Beneficial effects of physical activity on mitochondrial health are well substantiated in the scientific literature, with regular exercise improving mitochondrial quality and quantity in normal healthy population, and in cardiometabolic and neurodegenerative disorders and aging. However, several recent studies questioned this paradigm, suggesting that extremely heavy or exhaustive exercise fosters mitochondrial disturbances that could permanently damage its function in health and disease. Exercise-induced mitochondrial dysfunction (EIMD) might be a key proxy for negative outcomes of exhaustive exercise, being a pathophysiological substrate of heart abnormalities, chronic fatigue syndrome (CFS) or muscle degeneration. Here, we overview possible factors that mediate negative effects of exhaustive exercise on mitochondrial function and structure, and put forward alternative solutions for the management of EIMD.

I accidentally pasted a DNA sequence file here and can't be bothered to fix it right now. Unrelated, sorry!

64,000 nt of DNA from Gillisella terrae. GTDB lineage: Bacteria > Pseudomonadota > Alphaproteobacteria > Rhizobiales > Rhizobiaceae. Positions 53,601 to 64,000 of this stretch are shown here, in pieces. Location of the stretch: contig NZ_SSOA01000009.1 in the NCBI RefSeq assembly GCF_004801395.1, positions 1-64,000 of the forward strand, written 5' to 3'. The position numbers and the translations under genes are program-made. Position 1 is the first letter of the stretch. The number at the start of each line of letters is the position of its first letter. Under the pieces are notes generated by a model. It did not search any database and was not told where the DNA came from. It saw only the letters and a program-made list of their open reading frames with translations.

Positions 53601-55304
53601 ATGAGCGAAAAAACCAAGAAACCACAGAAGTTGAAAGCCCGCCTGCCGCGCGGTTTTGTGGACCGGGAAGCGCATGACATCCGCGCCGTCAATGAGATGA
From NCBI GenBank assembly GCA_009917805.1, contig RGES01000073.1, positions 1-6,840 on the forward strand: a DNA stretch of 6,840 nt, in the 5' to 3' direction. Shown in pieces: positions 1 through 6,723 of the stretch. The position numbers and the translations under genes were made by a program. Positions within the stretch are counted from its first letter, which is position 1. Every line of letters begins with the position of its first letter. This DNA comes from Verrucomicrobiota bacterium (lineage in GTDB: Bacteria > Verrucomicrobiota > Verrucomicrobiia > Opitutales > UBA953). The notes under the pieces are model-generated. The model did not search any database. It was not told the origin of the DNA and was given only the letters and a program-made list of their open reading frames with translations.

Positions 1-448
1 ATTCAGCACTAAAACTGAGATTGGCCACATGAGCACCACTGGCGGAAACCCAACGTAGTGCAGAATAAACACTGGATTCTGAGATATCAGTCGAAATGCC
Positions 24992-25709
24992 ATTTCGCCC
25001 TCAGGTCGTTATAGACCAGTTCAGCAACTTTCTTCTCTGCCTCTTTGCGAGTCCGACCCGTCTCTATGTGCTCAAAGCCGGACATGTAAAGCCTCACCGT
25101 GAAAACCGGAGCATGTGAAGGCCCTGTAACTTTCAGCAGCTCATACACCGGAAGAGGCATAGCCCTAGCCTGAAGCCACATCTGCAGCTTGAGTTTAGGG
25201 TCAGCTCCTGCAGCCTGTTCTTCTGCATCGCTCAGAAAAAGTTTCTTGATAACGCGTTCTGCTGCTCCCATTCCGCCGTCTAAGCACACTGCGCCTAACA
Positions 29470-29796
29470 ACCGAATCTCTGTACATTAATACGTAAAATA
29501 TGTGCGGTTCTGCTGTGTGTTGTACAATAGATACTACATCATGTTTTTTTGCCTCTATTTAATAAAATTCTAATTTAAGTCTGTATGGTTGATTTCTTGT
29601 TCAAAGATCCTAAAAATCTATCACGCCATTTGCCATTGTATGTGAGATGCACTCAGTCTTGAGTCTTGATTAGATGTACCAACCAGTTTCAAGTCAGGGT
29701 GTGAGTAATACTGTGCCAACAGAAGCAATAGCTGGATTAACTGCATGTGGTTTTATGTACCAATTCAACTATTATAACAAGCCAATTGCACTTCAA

Review Article| July 07 2016
Exercise-induced mitochondrial dysfunction: a myth or reality?
Sergej M. Ostojic
*Faculty of Sport and Physical Education, University of Novi Sad, Novi Sad 21000, Serbia
†School of Medicine, University of Belgrade, Belgrade 11000, Serbia
Correspondence: Sergej M. Ostojic (email email@example.com).
Search for other works by this author on:
- Views Icon Views
- Share Icon Share
- Cite Icon Cite
Sergej M. Ostojic; Exercise-induced mitochondrial dysfunction: a myth or reality?. Clin Sci (Lond) 1 August 2016; 130 (16): 1407–1416. doi: https://doi.org/10.1042/CS20160200
Download citation file: